Nigeria: 70 Percent of Onshore Oil Output Shut in, FG Resumes Payments to Militants

As the federal government resumed cash payments to militants in the Niger Delta, it was revealed on Tuesday that up to 70 per cent of oil and gas production from traditional onshore and shallow water terrain has been locked in due to the attacks on oil infrastructure in the region.

This was just as the Managing Director/CEO of Seplat Petroleum Development Company Plc, Mr. Austin Avuru, warned that the crisis in the Niger Delta has interrupted major reforms in Nigeria's oil and gas industry, which were initiated a few years ago to increase oil and gas production for the attainment of 15,000MW of electricity and also boost economic development nationwide.

President Muhammadu Buhari's administration stopped the payments last February, resulting in militants accusing it of breaching the amnesty deal negotiated in 2009 with the federal government.

The BBC yesterday quoted the spokesman of the Amnesty Programme, Piriye Kiyaramo as saying that the payments, which include tuition for those studying abroad, had been made on Monday, but militants contacted by the BBC said they were yet to receive the money.

Kiyaramo later said a "hiccup" meant that the money was to be paid yesterday evening.

"We expect the amnesty allowance to be paid tonight to 30,000 youths involved in the amnesty programme. The Central Bank has released the money," he said.

Under the amnesty deal, each militant is entitled to N65,000 a month and job training.

Buhari had announced plans in this year's budget to reduce funding for the programme by 70 per cent amid allegations of widespread corruption.

At the same time, a new militant group, the Niger Delta Avengers (NDA), stepped up attacks on oil industry assets, causing a sharp fall in oil production and worsening the country's financial crisis.

While the Seplat boss said the real solution to the Niger Delta crisis was not yet in sight, the Chairman and Managing Director of Chevron Nigeria Limited, Mr. Clay Neff said transparency by all the stakeholders could resolve the security challenges in the oil-producing region.

Speaking yesterday in Lagos at the opening session of the 2016 Nigeria Annual International Conference and Exhibition (NAICE) of the Society of Petroleum Engineers (SPE), Avuru said that the crisis in the oil-producing region has locked in 70 per cent of oil and gas production from the traditional onshore and shallow water terrain.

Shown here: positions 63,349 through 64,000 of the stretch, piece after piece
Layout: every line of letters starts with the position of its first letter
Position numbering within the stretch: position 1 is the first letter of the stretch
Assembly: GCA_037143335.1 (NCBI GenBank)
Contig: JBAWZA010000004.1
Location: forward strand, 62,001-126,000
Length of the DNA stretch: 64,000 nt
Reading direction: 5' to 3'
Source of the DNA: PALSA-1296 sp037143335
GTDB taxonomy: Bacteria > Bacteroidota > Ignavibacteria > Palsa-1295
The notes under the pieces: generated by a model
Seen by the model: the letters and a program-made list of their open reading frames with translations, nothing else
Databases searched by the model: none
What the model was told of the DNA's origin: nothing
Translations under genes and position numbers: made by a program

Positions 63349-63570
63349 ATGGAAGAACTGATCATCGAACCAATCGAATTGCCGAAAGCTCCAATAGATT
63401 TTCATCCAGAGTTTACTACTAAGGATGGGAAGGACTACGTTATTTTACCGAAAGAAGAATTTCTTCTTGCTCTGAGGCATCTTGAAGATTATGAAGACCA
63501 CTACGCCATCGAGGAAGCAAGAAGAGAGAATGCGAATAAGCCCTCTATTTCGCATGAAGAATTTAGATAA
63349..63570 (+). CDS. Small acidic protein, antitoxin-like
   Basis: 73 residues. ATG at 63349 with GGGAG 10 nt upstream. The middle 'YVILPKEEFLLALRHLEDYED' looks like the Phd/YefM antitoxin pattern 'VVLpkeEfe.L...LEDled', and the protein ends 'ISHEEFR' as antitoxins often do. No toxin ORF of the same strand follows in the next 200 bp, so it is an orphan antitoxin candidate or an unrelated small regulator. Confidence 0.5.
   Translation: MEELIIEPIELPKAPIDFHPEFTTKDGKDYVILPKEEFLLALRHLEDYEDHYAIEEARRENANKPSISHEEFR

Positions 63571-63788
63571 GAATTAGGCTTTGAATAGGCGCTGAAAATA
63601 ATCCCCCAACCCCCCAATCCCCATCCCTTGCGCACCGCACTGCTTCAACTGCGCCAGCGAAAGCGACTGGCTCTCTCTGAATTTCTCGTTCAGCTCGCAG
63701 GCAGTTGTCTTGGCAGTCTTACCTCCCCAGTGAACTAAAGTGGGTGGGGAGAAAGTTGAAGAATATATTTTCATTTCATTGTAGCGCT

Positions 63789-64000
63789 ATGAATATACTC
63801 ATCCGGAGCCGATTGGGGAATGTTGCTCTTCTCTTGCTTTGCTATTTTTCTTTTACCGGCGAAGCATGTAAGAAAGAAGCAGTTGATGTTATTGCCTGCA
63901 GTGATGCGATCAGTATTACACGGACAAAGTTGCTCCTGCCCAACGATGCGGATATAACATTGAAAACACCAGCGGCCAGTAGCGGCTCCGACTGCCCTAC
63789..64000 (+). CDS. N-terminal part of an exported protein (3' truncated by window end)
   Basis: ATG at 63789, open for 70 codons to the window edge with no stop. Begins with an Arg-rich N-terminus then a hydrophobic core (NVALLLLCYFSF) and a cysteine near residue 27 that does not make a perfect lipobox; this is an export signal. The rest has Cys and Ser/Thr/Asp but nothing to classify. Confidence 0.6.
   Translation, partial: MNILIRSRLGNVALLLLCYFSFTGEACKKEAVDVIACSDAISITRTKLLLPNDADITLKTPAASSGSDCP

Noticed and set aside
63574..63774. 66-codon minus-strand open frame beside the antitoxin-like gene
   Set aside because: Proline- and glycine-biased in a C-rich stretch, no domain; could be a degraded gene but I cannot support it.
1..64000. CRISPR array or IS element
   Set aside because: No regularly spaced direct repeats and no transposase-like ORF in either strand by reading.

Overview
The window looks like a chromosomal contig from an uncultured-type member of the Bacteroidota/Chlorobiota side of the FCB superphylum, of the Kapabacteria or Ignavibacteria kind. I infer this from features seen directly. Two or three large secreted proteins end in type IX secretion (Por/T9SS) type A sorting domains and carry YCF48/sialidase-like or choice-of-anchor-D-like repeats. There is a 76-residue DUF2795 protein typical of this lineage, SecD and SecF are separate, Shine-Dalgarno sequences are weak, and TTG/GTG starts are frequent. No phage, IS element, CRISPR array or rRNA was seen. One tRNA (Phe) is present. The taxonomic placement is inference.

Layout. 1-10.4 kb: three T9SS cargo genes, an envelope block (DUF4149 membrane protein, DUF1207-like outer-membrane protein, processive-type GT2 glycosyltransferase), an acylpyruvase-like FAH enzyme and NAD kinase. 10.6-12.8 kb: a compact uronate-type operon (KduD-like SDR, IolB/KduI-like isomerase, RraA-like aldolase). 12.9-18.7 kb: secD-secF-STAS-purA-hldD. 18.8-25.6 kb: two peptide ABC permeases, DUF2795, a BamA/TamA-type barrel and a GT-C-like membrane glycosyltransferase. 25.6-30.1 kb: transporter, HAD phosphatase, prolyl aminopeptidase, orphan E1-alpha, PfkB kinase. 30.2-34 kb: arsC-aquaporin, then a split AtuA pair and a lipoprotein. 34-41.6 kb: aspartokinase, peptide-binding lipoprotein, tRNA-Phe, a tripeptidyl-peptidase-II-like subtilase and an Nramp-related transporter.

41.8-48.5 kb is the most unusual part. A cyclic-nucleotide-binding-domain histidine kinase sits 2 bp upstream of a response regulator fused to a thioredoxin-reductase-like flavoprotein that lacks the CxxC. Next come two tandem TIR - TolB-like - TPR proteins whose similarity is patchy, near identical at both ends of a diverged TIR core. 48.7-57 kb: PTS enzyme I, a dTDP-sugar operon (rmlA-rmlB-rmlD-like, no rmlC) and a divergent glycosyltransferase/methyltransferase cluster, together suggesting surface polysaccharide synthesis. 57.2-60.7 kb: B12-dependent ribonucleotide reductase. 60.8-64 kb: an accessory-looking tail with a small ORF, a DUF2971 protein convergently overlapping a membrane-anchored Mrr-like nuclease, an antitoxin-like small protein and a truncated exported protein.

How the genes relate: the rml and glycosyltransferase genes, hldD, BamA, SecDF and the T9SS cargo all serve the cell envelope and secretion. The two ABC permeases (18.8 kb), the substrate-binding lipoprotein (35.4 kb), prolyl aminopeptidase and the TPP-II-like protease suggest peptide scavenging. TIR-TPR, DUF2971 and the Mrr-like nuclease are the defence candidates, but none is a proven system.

Avuru, who said he was hopeful that oil and gas production would fire up by 2020, however added that he was not aware of any real solution to the Niger Delta crisis in the near future.

"A year ago, we were battling with the drop in crude oil prices. Today, we are battling with zero production; zero revenue and zero everything. For upwards of five to six months, some companies operating in Nigeria have not been producing.

"Some of us no longer check the oil price; it has become irrelevant. Oil price is only relevant when you produce," he explained.

Avuru said the oil and gas industry was undergoing a major transformation a couple of years ago to increase domestic consumption of gas from less than 300 million standard cubic feet per day (mmscf/d) to 3 billion cubic feet per day.

"We said this industry in Nigeria must move away from just being a primary revenue earner for the federal government to being an enabler for economic development.

"We had said that this industry will move away from domestic consumption of less than 300 mmscf/d of gas to consumption of 3 bcf per day and in the process, energise companies like Dangote to become net exporter of cement and fertiliser; in the process deliver 15,000MW of electricity and all its multiplier effects.